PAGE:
Take the 2-minute tour ×
Stack Overflow is a question and answer site for professional and enthusiast programmers. It's 100% free, no registration required.

On doing 'which Python' it says '/usr/local/bin/python'. But when I go there through 'finder' there's nothing there. I can see /Library/Python through finder and on clicking Library/Python I see 2.3, 2.5, 2.6, 2.7.

The default Python currently is 2.7which I can see with --version. But all it has is /site-packages. How is this possible? I am not sure if it is the one that came with the OS or if it was installed later by someone. I am so so confused.

OSX 10.8.4

share|improve this question
    
What is the reason you needed to install another Python 2.7 instead of using the one that came with your system? If you don't have a good answer to that, the easiest way to avoid all this confusion is to just get rid of that other Python. –  abarnert Aug 27 '13 at 22:41

4 Answers 4

up vote 3 down vote accepted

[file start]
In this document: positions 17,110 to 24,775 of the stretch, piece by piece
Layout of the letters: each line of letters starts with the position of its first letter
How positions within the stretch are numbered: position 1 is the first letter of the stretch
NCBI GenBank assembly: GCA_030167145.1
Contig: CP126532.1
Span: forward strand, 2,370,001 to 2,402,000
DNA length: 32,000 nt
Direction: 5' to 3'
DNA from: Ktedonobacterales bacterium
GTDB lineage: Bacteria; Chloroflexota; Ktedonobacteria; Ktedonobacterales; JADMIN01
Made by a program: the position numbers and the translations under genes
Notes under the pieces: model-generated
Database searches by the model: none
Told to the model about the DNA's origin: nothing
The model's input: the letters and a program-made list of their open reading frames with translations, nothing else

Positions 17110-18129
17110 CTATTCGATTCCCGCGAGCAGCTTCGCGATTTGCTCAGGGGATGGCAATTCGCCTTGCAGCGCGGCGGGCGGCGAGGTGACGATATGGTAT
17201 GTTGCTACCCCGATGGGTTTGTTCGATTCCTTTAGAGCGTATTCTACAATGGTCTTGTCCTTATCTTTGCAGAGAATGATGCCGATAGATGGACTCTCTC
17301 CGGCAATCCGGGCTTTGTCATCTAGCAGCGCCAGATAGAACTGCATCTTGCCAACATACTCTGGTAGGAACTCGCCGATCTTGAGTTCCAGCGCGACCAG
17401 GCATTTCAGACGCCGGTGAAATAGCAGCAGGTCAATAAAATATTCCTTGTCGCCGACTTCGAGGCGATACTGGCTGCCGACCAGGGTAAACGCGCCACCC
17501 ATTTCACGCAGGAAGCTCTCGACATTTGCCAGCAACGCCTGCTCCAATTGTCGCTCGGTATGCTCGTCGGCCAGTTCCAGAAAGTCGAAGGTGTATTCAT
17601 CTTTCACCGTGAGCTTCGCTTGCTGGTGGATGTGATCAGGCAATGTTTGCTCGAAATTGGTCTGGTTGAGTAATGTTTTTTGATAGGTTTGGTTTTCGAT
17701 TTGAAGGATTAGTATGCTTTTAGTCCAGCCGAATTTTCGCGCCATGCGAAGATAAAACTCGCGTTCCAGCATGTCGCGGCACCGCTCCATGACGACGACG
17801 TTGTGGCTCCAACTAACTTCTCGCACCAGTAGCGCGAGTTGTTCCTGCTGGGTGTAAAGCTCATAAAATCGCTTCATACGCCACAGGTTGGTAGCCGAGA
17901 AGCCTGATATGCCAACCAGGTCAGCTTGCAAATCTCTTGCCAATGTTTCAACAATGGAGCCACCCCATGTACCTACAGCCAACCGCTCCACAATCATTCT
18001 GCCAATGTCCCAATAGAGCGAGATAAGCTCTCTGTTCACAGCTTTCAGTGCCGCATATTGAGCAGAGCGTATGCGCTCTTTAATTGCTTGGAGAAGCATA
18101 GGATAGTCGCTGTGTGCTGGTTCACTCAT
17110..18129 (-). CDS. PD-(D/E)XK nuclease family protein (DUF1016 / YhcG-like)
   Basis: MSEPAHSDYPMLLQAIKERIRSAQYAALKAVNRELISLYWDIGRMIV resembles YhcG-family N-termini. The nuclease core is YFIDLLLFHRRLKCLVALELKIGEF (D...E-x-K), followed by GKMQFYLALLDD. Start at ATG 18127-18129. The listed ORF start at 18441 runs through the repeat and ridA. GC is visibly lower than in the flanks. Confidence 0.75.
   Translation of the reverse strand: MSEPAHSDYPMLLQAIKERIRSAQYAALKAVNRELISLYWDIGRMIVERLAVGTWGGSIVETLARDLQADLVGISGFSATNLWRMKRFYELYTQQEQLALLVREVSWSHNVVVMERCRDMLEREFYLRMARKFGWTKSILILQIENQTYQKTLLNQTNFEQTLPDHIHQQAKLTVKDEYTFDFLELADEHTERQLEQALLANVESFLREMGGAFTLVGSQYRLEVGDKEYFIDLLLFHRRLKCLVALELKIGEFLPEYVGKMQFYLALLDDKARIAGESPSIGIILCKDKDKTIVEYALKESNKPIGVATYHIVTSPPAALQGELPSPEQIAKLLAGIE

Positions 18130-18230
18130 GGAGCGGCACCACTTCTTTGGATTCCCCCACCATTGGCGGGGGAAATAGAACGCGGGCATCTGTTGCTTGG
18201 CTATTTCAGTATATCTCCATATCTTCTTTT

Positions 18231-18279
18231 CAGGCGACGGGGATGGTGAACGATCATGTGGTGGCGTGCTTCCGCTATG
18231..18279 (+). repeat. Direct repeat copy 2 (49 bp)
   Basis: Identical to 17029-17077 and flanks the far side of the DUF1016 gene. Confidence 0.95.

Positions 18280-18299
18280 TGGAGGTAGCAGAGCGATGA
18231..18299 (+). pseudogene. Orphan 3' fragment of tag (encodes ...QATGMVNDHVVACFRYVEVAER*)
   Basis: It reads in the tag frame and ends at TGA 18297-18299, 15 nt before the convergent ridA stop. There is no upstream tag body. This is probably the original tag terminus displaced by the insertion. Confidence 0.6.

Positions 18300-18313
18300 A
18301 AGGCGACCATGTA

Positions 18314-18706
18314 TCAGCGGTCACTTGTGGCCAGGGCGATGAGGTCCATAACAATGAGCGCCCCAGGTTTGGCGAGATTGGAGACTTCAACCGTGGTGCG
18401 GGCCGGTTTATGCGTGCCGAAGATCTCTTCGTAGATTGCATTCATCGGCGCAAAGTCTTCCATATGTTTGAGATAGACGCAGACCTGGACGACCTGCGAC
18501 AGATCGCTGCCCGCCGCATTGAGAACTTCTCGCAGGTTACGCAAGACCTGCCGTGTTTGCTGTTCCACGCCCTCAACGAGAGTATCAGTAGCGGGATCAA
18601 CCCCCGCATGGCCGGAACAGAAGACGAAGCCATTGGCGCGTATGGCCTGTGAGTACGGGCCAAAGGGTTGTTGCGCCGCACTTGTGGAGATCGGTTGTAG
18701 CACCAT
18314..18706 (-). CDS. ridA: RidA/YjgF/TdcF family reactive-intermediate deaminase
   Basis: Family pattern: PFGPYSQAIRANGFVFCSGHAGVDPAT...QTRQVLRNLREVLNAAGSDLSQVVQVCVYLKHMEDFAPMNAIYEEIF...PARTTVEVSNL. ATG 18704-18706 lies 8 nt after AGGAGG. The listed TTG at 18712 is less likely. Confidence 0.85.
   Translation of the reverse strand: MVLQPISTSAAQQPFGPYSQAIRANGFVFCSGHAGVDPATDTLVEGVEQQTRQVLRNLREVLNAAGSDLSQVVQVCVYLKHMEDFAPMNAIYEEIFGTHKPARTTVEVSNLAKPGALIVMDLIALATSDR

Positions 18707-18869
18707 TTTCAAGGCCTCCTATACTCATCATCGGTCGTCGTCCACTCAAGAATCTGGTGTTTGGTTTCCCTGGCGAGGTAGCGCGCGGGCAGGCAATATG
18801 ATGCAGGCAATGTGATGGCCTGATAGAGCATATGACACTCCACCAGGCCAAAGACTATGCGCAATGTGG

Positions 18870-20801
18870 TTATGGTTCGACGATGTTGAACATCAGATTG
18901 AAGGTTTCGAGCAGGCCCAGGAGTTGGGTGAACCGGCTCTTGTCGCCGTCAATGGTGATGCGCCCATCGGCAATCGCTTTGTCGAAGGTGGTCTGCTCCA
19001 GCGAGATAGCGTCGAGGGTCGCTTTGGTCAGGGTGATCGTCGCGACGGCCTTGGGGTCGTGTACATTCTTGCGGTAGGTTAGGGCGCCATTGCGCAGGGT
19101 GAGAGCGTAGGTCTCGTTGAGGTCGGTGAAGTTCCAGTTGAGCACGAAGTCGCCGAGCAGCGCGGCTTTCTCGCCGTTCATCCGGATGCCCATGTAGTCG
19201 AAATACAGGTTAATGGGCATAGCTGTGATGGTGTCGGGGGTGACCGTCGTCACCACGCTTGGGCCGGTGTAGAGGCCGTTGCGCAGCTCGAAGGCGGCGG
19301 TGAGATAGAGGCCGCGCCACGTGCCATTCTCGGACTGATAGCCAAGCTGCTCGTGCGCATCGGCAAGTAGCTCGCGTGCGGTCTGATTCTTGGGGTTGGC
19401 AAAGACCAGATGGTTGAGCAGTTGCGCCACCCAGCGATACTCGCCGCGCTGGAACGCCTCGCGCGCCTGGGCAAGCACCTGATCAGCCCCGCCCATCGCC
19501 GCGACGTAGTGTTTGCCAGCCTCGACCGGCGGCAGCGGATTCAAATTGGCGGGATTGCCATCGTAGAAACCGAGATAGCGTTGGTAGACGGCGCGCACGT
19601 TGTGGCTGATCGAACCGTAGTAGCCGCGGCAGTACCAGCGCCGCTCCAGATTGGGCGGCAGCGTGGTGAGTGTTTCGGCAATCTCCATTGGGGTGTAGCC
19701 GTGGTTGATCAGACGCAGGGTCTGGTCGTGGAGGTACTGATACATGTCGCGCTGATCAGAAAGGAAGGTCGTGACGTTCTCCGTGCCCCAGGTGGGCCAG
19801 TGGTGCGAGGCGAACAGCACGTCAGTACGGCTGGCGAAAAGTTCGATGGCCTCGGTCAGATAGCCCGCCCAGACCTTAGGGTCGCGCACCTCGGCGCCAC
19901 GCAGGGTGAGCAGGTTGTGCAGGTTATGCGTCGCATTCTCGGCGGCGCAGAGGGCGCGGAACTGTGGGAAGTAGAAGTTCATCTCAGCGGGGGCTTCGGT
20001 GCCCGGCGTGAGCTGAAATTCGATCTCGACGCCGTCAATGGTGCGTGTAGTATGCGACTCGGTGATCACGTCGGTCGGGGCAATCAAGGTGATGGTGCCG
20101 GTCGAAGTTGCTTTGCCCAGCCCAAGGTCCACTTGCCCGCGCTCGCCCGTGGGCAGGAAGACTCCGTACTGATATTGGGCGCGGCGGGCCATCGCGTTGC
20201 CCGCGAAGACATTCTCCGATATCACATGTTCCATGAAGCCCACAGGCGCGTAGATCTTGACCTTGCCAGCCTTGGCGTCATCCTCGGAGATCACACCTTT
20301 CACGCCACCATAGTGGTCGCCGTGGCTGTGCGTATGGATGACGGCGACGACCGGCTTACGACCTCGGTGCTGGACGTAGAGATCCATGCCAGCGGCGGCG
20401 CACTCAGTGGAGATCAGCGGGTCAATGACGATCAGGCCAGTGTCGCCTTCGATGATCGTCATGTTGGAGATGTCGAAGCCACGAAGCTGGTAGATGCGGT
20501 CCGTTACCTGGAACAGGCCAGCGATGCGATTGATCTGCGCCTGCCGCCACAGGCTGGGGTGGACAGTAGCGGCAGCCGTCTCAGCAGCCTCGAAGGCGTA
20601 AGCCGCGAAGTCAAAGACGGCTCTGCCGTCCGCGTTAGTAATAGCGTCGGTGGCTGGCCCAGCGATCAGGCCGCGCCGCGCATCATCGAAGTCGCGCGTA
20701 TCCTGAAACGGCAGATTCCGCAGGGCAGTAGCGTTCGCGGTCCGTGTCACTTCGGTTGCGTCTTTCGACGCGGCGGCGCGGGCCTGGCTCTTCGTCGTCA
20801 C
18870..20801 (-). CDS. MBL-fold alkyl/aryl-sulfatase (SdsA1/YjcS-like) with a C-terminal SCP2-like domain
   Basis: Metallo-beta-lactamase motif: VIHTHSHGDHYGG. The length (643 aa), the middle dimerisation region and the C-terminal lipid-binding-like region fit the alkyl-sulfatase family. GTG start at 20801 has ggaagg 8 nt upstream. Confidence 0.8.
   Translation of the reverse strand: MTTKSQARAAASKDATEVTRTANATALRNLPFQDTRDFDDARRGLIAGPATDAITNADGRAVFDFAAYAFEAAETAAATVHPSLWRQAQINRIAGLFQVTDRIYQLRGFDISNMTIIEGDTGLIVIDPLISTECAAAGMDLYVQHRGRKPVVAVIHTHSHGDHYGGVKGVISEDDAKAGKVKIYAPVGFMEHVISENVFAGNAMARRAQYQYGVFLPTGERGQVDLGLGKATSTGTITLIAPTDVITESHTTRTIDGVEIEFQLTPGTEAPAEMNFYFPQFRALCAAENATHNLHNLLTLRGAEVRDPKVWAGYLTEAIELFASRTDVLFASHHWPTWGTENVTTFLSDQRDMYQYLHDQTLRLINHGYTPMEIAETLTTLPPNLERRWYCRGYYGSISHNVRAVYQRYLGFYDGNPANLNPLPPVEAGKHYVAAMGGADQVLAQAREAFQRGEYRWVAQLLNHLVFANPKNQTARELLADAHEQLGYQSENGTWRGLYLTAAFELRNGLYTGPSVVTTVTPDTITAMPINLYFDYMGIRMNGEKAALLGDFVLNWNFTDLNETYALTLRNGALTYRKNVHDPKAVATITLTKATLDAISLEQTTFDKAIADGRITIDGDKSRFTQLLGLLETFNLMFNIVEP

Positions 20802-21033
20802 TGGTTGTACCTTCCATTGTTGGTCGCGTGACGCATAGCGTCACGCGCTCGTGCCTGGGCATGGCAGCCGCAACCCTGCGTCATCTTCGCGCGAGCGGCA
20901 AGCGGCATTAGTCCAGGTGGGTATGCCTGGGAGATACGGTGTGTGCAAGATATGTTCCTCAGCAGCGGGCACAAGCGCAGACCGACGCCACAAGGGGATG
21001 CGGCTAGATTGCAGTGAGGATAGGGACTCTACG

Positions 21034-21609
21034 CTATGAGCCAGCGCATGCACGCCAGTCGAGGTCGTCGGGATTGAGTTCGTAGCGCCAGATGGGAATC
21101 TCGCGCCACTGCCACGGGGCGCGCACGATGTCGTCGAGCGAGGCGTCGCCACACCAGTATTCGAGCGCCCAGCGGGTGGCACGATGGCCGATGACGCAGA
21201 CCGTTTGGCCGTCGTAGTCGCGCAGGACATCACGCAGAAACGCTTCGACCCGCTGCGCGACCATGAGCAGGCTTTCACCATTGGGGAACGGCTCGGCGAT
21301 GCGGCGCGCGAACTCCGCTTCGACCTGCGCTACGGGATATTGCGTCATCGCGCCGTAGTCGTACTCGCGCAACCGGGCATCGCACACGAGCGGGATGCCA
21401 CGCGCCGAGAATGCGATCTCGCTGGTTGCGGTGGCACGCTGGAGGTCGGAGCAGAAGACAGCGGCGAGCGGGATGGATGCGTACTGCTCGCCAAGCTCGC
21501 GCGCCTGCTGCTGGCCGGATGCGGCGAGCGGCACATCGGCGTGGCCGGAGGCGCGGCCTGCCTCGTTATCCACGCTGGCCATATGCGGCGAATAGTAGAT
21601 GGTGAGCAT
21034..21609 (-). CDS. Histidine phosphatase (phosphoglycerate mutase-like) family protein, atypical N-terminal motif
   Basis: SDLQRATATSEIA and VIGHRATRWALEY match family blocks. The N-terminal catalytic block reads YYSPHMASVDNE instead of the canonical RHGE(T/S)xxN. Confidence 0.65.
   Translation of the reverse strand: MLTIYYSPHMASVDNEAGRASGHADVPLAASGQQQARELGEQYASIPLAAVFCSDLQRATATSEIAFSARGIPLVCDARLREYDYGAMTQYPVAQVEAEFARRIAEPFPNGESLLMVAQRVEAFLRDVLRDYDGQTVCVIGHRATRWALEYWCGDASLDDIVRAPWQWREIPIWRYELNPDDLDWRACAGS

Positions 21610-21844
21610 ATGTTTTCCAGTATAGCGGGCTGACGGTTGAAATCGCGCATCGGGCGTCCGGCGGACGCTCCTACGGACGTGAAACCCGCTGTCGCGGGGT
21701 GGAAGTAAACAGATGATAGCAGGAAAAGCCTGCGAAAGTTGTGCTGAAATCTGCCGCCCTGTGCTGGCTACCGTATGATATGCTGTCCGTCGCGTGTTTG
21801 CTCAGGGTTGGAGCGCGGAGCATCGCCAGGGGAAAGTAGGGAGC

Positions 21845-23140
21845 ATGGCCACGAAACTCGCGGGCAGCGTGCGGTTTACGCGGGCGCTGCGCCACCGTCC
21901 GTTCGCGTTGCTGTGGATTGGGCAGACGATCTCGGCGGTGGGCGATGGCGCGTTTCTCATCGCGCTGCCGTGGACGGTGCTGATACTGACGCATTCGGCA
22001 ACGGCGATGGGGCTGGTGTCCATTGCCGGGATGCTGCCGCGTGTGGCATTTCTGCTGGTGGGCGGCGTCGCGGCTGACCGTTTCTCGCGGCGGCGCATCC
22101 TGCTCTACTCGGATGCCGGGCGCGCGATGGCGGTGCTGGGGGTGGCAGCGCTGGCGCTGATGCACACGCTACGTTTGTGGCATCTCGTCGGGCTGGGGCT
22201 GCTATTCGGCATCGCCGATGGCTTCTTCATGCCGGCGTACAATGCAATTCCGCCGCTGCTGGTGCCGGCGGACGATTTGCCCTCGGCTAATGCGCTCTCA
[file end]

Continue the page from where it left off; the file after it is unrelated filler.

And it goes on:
What you have found is just a symlink to the python binary, try doing:

ls -l /usr/local/bin/python

this will show you where this simlink is pointing to. For example I get (see the end of the line):

lrwxr-xr-x  1 yaser  admin  33 Mar 30 15:59 /usr/local/bin/python -> ../Cellar/python/2.7.3/bin/python

Normally it is located at:

/Library/Frameworks/Python.framework/Versions/2.7/
share|improve this answer
    
Thanks :) This worked. Got "lrwxr-xr-x 1 name admin 33 Aug 25 12:22 /usr/local/bin/python -> ../Cellar/python/2.7.5/bin/python –  user2480526 Aug 27 '13 at 22:44
    
@user2480526, glad to hear! that means it was probably installed using Homebrew. –  elyase Aug 27 '13 at 22:45